a former polytechnic.  I've seen many a Tory friend virtually have  a heart
attack when I reveal my occupation; but putting forward the common sense
arguments that hopefully aren't news to anyone reading this thread (e.g.
surely it's only sensible to promote and encourage the systematic academic
study of the forms of mass communication which exert far greater political
influence than, say, literature or classical music, neither of which are
saddled with this preconception) usually induces them to calm down.  When I
then explain that my students are required to do somewhat more than sit and
watch soap operas all day (shock, horror - they even have to WRITE about
them!), this generally comes as something of a revelation.

I honestly don't think we're doing our students any favours by turning a
blind eye to plagiarism or relying on forms of assessment which are
inherently less efficient at testing key skills than others.  If the
'polyversity' sector is to survive and prosper, especially when its
students have to make such a huge up-front financial investment in their
education, it's got to show that its graduates are capable of achieving
things which school leavers can't. Sacrificing standards on the altar of
inclusivity and equal opportunities is not going to achieve that.

>2. Why is it that a majority [last I heard, it was 50%-plus, which is
>statistically of enormous significance] of Members of Parliament are
>graduates of Oxbridge? (Someone else answer this one, as Leo no doubt
>believes it's because Oxbridge have the 'best' degrees . . . )

As requested, I won't attempt to answer it, but merely add the speculation
that the 50% plus contingent is probably split pretty evenly between the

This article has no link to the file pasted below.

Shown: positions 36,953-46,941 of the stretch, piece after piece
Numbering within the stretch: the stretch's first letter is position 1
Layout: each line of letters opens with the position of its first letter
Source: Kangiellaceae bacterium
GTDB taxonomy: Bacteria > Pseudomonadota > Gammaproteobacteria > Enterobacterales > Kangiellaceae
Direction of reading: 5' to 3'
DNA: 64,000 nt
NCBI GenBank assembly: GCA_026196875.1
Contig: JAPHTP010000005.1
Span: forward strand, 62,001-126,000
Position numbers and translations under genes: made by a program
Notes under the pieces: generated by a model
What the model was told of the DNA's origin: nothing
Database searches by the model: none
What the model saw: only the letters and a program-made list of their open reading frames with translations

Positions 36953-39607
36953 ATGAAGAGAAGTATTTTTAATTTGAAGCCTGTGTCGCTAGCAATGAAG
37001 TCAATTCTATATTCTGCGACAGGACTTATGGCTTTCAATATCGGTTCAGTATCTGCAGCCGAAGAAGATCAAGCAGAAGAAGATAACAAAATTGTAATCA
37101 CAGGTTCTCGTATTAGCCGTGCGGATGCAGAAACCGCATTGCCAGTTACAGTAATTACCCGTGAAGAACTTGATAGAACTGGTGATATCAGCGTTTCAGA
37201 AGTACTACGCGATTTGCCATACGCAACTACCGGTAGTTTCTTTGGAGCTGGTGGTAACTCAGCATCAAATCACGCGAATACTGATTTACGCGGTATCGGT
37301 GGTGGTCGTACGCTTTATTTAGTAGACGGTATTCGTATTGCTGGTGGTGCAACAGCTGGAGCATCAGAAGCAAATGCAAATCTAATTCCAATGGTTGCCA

three major parties.

>It's admirable that Leo has worked his balls off to get where he is, but a
>shame that he cannot see that it is iniquitous that others can get far far
>more by having to do far far less, because they have a head start of some
>kind on the basis of their background.

Please give me credit where credit's due - I'm doing the best I can to hand
Mr. Blair his P45 and replace him with a grammar school educated Hungarian
immigrant!  You never know; this time next year he could be drowning his
sorrows with his best friend on a ranch in Crawford, Texas.  Oh bugger, I
forgot - they're both teetotallers.

>That annoys a lot of people, and their annoyance is not simple envy or
>'liberal' whinging, it's a recognition that something is not right in the
>structure of society.

Agreed, and the fundamental wrong is embodied in those people who expect to
get something for nothing: be it rich kids of limited ability who are
hoisted up the ladder by family connections, or others of limited ability
who believe that identifying themselves with some  minority group or other
entitles them to an unfair advantage through institutionalised positive
discrimination.  As for the rich kids, life is too short to worry about
people who got to where they are more easily than you did; the trick is to
provide a genuinely level playing field for the rest of us, and not to
penalise those who get where they want to the hard way.